For some reason the factual titles seem to work better than the more creative ones. Not sure why that is… maybe kooky three-word titles are way too common? Anyway, I’ll try going back to the old one and see how that affects readership.
This week’s readings were all about using computers in the classroom. While we’re supposed to review the works themselves, this is an issue that I’ve had a bit more personal experience with, and I’d like to deal with that first.
I’ve mentioned in class before, and most of my friends already know, but the college I went to had a program where all students were issued a laptop computer upon admission to the college. They would keep this laptop–which technically belonged to the school until their graduation–for all four years. It was possible to tell what year a student was simply by what model of laptop he was using. Of course, students were free to purchase and use their own laptops, but few bothered with it.
I’m not a fan of throwing money at a problem–in this case technical literacy–and honestly I’m still skeptical of government programs that seek to provide laptops for grade-school children or disadvantaged homes. But I can’t deny that there were some excellent reasons behind the school’s program. Teachers never had to worry about whether students had the resources for a particular project. Class networking was made much easier by everyone having the same model–no Mac/PC compatibility issues.
But of course there were pitfalls. Many students used the laptops in class for exactly what you’d expect–playing games and surfing Facebook. I did, most of the time, until I sobered up somewhere in my third year and started taking notes in a notebook again. (Of course, then I distracted myself by doodling, but that was a separate issue entirely).
Teachers dealt with this in different ways. Some just took the attitude that the kids were paying good money to sit in the class, and if they wanted to waste that on surfing the internet, that was their affair. Others agreed with this, but pointed out that the miscreants were still distracting students sitting on either side and those behind them. These professors would often request the laptops be in tablet mode, so that any games you played could not be as easily viewed by your neighbors. And of course, plenty of other professors felt reasonably insulted that students were ignoring them in favor of blinking screens. This video, submitted for the college’s yearly comedy routine, hints at some of the frustrations (and fantasies) of teachers having to deal with computers in the classroom.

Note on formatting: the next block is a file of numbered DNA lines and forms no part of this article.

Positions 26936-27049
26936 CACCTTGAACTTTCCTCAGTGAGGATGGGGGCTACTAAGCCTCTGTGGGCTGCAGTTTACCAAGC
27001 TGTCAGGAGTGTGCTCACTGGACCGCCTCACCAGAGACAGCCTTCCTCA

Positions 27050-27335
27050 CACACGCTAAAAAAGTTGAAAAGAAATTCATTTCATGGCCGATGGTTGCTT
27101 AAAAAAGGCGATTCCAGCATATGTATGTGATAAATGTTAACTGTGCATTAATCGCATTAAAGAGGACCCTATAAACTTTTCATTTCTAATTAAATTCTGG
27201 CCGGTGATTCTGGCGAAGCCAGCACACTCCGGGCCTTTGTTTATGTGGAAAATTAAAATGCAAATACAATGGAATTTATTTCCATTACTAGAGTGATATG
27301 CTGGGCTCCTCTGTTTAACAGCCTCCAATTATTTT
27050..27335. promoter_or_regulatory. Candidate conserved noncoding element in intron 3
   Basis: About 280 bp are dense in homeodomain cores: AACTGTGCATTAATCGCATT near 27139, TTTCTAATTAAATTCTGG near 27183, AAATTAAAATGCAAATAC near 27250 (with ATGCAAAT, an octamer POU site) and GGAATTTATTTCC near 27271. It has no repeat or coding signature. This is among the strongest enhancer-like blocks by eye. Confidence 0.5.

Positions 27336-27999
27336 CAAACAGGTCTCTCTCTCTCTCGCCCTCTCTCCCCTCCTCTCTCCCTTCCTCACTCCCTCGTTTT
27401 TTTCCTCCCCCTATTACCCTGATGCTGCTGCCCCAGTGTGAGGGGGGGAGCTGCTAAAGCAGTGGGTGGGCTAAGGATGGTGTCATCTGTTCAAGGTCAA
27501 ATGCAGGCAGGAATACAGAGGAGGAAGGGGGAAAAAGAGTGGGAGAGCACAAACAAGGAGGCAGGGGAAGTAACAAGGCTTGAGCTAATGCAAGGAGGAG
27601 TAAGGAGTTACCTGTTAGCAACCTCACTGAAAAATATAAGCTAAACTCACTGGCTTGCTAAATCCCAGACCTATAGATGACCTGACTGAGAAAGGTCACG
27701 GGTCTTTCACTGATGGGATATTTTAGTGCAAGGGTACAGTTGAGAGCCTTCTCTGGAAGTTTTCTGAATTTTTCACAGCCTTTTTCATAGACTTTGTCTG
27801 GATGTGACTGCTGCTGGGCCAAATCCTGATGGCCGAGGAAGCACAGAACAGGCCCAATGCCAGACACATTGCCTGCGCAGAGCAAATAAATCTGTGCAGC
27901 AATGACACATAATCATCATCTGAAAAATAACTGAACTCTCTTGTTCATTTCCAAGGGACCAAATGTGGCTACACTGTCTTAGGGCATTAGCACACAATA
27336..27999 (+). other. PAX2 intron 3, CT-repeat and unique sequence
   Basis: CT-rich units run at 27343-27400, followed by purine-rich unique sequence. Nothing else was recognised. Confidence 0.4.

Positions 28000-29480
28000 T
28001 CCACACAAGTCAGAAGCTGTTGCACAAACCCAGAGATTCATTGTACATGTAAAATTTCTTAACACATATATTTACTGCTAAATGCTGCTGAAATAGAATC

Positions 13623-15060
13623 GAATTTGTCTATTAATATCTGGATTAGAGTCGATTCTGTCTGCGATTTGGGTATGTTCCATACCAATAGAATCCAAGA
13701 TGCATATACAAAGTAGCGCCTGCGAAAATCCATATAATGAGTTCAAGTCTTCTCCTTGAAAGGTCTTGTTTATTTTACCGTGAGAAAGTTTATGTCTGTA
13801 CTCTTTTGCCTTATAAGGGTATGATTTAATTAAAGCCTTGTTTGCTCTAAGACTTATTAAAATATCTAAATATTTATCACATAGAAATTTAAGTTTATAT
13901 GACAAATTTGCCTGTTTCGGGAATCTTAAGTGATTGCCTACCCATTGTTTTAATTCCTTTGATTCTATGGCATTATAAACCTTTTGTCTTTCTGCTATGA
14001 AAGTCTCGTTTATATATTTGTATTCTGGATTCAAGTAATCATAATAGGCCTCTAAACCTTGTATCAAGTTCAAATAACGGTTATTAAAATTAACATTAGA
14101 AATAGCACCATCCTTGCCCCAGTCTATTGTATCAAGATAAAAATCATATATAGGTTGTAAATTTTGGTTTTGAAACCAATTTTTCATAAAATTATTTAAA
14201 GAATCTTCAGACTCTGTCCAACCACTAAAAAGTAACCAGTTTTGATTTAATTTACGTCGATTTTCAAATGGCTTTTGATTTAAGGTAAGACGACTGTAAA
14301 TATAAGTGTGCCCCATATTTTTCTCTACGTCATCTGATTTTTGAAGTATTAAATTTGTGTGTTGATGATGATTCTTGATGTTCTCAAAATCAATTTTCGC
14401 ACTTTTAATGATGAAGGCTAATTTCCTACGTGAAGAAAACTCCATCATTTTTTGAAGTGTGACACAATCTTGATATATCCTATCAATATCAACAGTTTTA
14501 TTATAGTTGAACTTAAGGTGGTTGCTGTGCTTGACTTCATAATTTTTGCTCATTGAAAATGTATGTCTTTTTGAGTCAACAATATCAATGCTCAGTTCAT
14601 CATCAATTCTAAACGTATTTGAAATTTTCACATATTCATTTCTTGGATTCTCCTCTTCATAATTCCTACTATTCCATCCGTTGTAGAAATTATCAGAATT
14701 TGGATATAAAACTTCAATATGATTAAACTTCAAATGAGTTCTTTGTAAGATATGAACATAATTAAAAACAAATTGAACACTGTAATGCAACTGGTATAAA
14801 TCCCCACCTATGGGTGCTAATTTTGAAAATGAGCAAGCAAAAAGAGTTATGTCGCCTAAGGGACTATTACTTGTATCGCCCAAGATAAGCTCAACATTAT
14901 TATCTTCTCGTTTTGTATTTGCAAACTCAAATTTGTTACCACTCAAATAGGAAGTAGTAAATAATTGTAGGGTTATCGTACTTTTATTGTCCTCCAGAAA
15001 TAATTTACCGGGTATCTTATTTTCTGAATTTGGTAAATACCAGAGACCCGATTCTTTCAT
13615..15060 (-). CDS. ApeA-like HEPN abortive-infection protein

It was in my third year when some teachers began to actually ban computers in the classroom. I was working on-and-off at the college newspaper at the time, and endeavored to write an article about the issue. We were not a free paper, though, and campus administration felt that the issue was a very delicate one. We had to run the article past all sides of the debate, who would have inevitably have updated their position from the last rewrite. The article finally died.
I’m presenting my college as somewhat Luddite, but they were actually fairly forward-thinking, or at least so I felt at the time. We didn’t really have a class solely devoted to composition, and most of my English classes didn’t use computers much–though there was one teacher who gave some AWESOME slideshows. But a few of my more science-y courses tried using the class network learning system DyKnow, and of course in my programming classes, you HAD to follow along on the computer. During the debate I just mentioned, the college was actually arranging a meeting of different departmental professors to discuss how computers could effectively be used in the classroom.
So I’m no stranger to this sort of issue. I never learned how the meeting of the teachers went, though I believe that computers are no longer banned in any classrooms. Still, I don’t know that I’ve ever come up against a situation, apart from the programming ones, where the use of computers dramatically contributed to the classroom experience. I suppose taking notes continually on one was neater, saved more trees, and did teach me the basics of Microsoft Word, but that was it. Only rarely did a teacher ask us to connect to something on the internet while in class, and the sole time I used the computer applications in class was when I pulled up a Henry Mancini song on Napster to annoy a particular teacher (I was a horrible child).
The consensus I remember hearing among students in college, particularly my more technically-minded ones, was that it was the student’s decision how to use their time, and other student’s responsibility to pay attention over the distraction. There was also a general feeling that though the teachers were trying, computers hadn’t really been effectively integrated into the classroom–though most conceded this was a matter of experience and familiarity more than anything else. Or available technology–DyKnow had more than its share of flaws.
I’m running out of words, and honestly I don’t know where I fall on this issue. Computers are crucial to our day-to-day life in the modern world, but still I can’t say that they greatly enhanced my note-taking abilities, and I can definitely say that they definitely hurt my attention span at times. But then, those demands on our attention are always waiting in the modern world, even at business. Perhaps learning to avoid those, and focus on the task at hand, should be as much a part of the college education as anything else.